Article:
From today's Carolyn Hax chat (Washington Post):
"Hi Carolyn, I think I may be flakey. I cancel on my friends last minute. I've always been this way, but in adulthood have tried to limit this behavior. I don't have bad intentions and I respect other people's time, but I sometimes find that plans I made days ago might not suit me today. For example, I might be really tired, had a bad day at work, feeling sick, or want to go home and play with my dog. How can I limit this behavior short of never making plans in advance again?"
"You can suck it up and go. The only well-mannered excuse for canceling established plans with someone is if you have to tend to something worse than what you had planned--you're sick, your dog is sick, your car breaks down, your basement floods, your mother needs to be bailed out of jail.
Feeling tired or sorry for yourself isn't a defensible excuse--except in the case of having been such a reliable and punctual and attentive friend for so long that you've earned the right to say, "You know what? I'm whupped--can I forgivably cancel on you tonight?" And even then, you give your friend a chance to say something along the lines of, "Yes, of course," or, "Er, normally I'd say yes, but if you bail on me tonight I'm stuck with an expensive ticket that I don't have time to resell."
You get the idea, though, right? You make plans, you keep plans. If you don't like keeping plans, then don't make them."
Here are my laws of when you cannot flake and bail:
- Has money been spent on you already? If tickets have been bought, then you do not flake. Many, many dramas have ensued because someone paid for tickets and then someone else felt flaky. This also applies to stuff like wedding invitations and anything where you or someone else has already paid for it ahead of time. If you can't handle making plans like that, then don't do 'em.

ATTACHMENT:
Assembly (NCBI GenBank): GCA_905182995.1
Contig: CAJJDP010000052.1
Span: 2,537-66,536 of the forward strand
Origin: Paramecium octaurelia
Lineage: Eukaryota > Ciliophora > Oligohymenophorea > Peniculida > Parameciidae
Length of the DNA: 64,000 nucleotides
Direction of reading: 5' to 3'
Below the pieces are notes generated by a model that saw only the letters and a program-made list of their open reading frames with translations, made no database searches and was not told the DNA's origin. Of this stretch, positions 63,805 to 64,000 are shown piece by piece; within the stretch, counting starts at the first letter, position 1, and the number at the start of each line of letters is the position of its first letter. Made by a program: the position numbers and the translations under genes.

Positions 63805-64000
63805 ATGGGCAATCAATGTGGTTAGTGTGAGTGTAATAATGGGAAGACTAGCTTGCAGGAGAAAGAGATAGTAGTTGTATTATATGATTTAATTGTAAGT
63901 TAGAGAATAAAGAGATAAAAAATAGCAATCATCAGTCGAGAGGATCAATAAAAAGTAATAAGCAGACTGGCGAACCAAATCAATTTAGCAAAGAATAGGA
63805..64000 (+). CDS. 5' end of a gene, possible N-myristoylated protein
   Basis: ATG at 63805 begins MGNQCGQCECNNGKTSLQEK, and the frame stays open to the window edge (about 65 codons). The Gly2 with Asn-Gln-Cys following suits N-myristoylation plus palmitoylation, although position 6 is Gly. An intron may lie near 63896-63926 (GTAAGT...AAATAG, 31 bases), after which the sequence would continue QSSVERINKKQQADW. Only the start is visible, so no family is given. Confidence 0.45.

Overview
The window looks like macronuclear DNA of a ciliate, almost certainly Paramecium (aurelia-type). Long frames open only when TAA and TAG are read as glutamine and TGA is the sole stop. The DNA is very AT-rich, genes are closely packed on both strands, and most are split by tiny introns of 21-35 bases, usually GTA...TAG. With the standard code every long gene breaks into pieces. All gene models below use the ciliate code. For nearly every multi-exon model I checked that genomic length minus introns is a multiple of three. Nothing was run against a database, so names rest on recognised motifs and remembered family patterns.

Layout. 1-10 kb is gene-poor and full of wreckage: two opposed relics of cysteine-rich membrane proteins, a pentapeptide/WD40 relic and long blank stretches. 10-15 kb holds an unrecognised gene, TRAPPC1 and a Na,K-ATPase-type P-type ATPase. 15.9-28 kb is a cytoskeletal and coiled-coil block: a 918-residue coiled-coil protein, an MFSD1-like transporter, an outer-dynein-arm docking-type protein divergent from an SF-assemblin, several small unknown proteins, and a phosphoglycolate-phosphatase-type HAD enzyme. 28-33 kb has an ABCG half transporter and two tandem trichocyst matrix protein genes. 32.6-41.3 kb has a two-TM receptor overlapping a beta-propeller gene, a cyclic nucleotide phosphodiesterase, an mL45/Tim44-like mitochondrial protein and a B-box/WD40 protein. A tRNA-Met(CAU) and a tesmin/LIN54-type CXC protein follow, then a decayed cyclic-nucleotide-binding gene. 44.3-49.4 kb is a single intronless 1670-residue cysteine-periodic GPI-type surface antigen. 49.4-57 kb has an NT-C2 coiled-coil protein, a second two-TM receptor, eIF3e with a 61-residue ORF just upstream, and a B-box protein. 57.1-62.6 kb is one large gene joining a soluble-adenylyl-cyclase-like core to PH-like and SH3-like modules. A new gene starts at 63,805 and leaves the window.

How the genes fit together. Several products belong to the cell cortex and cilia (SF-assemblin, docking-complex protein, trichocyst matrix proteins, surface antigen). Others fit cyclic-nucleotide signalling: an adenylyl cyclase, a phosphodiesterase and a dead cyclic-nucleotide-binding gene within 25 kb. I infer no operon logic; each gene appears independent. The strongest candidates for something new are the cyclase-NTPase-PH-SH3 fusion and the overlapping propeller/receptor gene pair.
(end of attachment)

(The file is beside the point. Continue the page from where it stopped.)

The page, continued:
- Is someone else depending on you to go? For example, you said you'd give them a ride? I used to have a friend who I heard once bailed on a road trip THE MORNING OF THE ROAD TRIP afte rmonths of planning because suddenly she decided to stay home. You do not pull that shit at the last minute.
Now, it''s more okay to flake out on stuff like a party where everyone is dropping in and out of things. If nobody is depending on your arrival and money hasn't been put down, folks are less likely to care. But I'd also like to say that if you are going to flake on something, don't make up a lameass, clearly obvious lie about it. It's one thing to say you're sick (assuming no one catches you out later, liar), but I for one have been flabbergasted at some of the lame lies people have told me. Plus I did a lot of snickering behind their backs.
Btw, "I want to flake because I want to go play with my dog?" Sheesh. You can do that any time you're home!